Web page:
Picking the easy targets since 1993
Interview by CHRIS AUMAN
RW: So . . . you've apparently survived another winter in Chicago? How?
TL: I spend all my time in the basement. Who knows from winter?
RW: You've proclaimed your love for this city in comic format, do you still feel the same way?
TL: Well, sure. Though it was more fun when I was a young hipster in Andersonville, as opposed to a middle-aged father of two in West Rogers Park.
RW: Do you find that being locked up by Mother Nature for three to four months every year is productive for you?
TL: Actually, I'm locked up twelve months of every year. I haven't dealt with Mother Nature since 1995.
RW: What brought you to Chicago in the first place?
TL: I was booted out of my political cartoonist job in Ann Arbor and my then-girlfriend, now-wife, Patty, decided to go to social work school at U of C. Since at that point I wanted to both stay with Patty and move to a big city, it worked out well.
RW: Things have come full circle for you in the sense that you're doing political cartoons now which is how you started out in Ann Arbor many, many years ago.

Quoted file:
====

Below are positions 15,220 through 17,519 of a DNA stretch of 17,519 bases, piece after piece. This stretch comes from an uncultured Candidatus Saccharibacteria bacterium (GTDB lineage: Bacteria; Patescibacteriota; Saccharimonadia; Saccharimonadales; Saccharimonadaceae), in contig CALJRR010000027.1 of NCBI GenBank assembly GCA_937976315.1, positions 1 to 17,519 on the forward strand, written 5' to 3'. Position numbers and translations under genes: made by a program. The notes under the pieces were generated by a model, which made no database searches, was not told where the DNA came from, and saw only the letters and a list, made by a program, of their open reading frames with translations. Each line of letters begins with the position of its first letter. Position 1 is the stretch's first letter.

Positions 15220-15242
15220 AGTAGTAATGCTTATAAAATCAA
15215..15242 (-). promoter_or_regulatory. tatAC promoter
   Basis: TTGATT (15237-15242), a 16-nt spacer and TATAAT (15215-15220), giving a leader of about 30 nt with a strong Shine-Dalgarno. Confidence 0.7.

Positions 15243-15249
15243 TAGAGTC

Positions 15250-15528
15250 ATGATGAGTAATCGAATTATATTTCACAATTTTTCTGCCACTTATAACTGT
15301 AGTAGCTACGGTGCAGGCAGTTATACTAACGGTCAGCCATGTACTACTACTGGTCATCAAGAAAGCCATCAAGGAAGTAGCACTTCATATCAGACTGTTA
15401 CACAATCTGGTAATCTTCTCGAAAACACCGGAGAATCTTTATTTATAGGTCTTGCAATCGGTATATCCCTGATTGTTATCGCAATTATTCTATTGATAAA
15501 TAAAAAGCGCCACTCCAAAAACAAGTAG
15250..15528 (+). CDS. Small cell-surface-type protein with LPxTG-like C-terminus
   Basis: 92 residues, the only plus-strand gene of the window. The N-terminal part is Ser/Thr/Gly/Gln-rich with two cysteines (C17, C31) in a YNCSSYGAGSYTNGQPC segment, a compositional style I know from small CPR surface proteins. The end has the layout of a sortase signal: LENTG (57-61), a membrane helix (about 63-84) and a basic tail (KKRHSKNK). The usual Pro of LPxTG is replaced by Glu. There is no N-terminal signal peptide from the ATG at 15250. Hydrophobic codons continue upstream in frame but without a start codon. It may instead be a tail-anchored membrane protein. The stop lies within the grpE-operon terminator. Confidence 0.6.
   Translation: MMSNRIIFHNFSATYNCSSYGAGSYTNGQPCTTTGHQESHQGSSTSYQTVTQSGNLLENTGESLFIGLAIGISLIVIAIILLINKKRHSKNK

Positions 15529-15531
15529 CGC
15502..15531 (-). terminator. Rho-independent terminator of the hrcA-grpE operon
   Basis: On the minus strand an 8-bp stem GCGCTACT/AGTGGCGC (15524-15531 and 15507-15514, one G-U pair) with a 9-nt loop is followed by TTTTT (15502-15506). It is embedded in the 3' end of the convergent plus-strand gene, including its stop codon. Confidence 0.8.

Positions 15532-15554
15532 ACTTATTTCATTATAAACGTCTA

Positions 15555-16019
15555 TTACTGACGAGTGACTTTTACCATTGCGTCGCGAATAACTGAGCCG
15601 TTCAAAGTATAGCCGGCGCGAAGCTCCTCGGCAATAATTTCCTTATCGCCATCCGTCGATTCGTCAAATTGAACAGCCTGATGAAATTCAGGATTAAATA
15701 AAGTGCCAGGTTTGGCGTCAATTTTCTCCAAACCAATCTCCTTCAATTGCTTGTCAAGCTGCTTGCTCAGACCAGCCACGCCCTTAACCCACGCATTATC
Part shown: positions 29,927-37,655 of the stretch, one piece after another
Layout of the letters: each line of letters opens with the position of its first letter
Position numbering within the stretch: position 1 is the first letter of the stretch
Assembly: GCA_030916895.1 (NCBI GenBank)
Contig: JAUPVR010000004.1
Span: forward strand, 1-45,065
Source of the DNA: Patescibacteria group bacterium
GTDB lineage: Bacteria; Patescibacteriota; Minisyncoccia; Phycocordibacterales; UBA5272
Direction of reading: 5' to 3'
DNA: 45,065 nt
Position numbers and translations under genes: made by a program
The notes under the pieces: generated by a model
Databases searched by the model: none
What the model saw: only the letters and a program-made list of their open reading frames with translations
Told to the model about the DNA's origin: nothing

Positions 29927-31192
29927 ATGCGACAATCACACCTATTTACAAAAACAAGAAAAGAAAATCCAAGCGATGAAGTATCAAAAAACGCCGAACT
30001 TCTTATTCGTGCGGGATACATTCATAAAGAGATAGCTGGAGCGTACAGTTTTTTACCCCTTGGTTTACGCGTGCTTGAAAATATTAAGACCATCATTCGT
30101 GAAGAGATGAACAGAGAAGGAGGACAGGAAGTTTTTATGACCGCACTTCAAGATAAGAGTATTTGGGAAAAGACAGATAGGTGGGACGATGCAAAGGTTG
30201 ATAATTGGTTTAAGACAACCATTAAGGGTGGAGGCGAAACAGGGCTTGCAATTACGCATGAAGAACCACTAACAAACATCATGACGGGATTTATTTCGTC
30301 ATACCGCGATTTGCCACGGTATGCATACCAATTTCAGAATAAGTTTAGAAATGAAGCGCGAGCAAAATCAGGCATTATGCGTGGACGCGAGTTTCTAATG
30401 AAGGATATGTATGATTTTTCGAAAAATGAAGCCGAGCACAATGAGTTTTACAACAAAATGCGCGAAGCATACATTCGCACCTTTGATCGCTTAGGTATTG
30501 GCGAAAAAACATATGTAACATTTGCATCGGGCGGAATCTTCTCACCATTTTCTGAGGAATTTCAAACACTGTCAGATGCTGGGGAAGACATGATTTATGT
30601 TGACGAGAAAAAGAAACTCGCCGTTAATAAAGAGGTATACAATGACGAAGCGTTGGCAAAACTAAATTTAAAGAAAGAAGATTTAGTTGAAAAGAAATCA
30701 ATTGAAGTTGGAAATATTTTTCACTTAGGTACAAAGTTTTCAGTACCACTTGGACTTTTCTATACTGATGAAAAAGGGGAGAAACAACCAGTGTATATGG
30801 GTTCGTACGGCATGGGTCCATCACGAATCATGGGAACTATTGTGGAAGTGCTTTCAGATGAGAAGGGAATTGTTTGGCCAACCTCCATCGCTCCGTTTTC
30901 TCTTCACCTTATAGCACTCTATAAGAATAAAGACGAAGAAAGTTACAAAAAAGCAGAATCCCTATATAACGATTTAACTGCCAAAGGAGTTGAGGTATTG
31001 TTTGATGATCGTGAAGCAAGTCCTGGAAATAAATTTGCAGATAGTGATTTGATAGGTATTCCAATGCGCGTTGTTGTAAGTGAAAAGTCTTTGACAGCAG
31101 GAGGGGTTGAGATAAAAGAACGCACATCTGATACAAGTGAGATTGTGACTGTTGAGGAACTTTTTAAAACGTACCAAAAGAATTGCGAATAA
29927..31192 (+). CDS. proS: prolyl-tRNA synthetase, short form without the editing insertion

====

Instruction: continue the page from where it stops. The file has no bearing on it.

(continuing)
TL: Actually, I've been doing political cartoons on and off my whole career. I was doing them for In These Times in the early '90s. In '92 they decided not to do it anymore, and then in '98 they asked me to do them again. I also do them for a little paper called The Wednesday Journal that's distributed in the Loop—purely local stuff.
RW: And the Republicans are back! That was nice of them. Is George W. providing you with enough quality material to work with? Do you think people are still going easy on him, what with the war and all?
TL: Eh, y'know, the problem with Bush is that he's kind of one-dimensional, always saying and doing pretty much the same stuff. How many cartoons can you do pointing out Bush is stupid; he's actually controlled by Cheney; he only cares about the rich, etc., etc.? Clinton was much more cartoonable. And sure, I think people are still going pretty easy on him, though not as much as they were, and less on domestic issues than foreign ones. Republicans always get a pass though, don't they? Can you imagine what would've happened if Clinton had been flying around on Kevin Leigh's private plane? Jeez.